Node lessons learned painfully (or why my site crashed)

This post is more than 2 years old.

Last week I launched JavaScriptCookbook. The code behind the site makes use of Express and Node.js. This is the first site I've ever built using Node and frankly - I'm really unsure of... well everything. It was fairly trivial to get the site up and running (Express is just an incredible framework), but there is still quite a bit to the ... ecosystem (not sure if that is the right word) that is a bit unclear to me.

I launched the site on Thursday. After the initial announcement I got some tweets from rather important accounts that led to a big spike in traffic. According to Google Analytics the site had - at one point - 140 simultaneous users. That was awesome. But the site never crashed or slowed down.

However - when I woke up Friday, I saw some tweets saying the site was down. I confirmed this. I hopped over to AppFog, restarted the site, and everything was kosher. I then tried to figure out what went wrong. AppFog has a command line tool and it provides access to crash logs. When I ran this though nothing came up. I saw my console messages but nothing more. I really had no idea what happened. I opened a ticket with AppFog and just carried on.

Yesterday I was testing something with the site when I realized something crucial. If your Node app encounters a bug, its aborts. As in - it dies. This is not new to me at all. I've been playing with Node for a while. But when running a Node app as a site, well, that's pretty important to remember. I'm so used to the ColdFusion model (which applies to PHP and other platforms) of a constant server that simply parses code on a request by request basis.

For folks curious, my bug was rather simple. The code that handled loading a page by the SES token (what you see in the URL) was not handling cases where the token didn't match anything. I didn't notice this until I deleted an entry and reloaded the page to ensure it was gone. The second I did - bam - the app died.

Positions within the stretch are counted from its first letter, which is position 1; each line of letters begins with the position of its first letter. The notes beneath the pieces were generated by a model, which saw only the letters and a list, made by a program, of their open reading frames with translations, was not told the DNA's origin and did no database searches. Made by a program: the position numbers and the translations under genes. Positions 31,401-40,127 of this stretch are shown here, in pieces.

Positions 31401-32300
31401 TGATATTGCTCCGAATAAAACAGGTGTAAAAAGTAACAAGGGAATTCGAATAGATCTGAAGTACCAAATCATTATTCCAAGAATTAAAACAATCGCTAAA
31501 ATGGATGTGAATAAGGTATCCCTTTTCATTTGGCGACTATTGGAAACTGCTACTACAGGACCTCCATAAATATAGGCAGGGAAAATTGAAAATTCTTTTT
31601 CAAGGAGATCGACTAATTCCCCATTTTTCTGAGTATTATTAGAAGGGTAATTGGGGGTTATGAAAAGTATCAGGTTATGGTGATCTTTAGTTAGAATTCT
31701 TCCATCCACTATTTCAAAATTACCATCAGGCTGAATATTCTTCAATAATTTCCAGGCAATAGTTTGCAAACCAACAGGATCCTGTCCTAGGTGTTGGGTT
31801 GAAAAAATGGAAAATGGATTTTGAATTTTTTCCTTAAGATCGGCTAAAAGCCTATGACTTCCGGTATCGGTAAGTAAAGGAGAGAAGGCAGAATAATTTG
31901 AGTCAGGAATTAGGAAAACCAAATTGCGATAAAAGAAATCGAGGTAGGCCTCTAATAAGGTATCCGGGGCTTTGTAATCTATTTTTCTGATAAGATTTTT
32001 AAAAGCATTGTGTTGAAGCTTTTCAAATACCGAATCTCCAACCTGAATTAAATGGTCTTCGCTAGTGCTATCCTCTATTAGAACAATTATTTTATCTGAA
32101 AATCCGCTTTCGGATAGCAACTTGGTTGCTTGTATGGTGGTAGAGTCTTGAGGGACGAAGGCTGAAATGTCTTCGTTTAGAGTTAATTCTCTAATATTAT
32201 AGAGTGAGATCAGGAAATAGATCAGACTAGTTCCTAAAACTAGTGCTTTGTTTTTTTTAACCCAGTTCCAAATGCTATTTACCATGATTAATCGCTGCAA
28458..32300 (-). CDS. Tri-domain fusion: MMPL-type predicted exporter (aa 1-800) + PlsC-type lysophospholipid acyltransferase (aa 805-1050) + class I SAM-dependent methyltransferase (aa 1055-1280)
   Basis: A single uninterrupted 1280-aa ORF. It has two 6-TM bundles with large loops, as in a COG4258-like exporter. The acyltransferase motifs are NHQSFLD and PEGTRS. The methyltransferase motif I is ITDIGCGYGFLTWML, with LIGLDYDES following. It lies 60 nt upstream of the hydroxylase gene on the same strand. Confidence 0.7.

I need to do a bit more research into how I can handle this in the future. There is an interesting article about a tool called Forever. It attempts to keep a Node app running, well, forever. But I don't think I could use that on a hosted solution like AppFog. The other thing I want to investigate is error handling in general. In a ColdFusion app, I'd have logic to dump the exception in development and mail/log it in production. Express has ways to handle dev versus production easily enough, I just haven't actually added it to my application yet.

Finally - I must say I'm rather disappointed by the support at AppFog. Here's my support ticket still waiting for someone to even look at it after three days:

As a paying customer, this does not make me happy. Of course, I know I'm at the cheapest tier, but I'd hope for some type of response within a day at least.

Edit: Last night, I finally did get a response from AppFog. I'm not happy that it took this long, but the response made sense to me though. Basically, next time my app crashes I need to check the logs via the CLI before I restart it. Here is their response in full:

Hi Raymond, we're still working on our diagnostic tooling. When you restart the app, it clears out the crashes and crashlogs information. If this happens again, you'll want to grab those logs before restarting the app. We would also recommend hooking your app up to our LogEntries addon:
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Raymond is a senior developer evangelist for Adobe. He focuses on document services, JavaScript, and enterprise cat demos. If you like this article, please consider visiting my Amazon Wishlist or donating via PayPal to show your support. You can even buy me a coffee!

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Archived Comments

Comment 1 by Gareth Arch posted on 6/24/2013 at 6:26 PM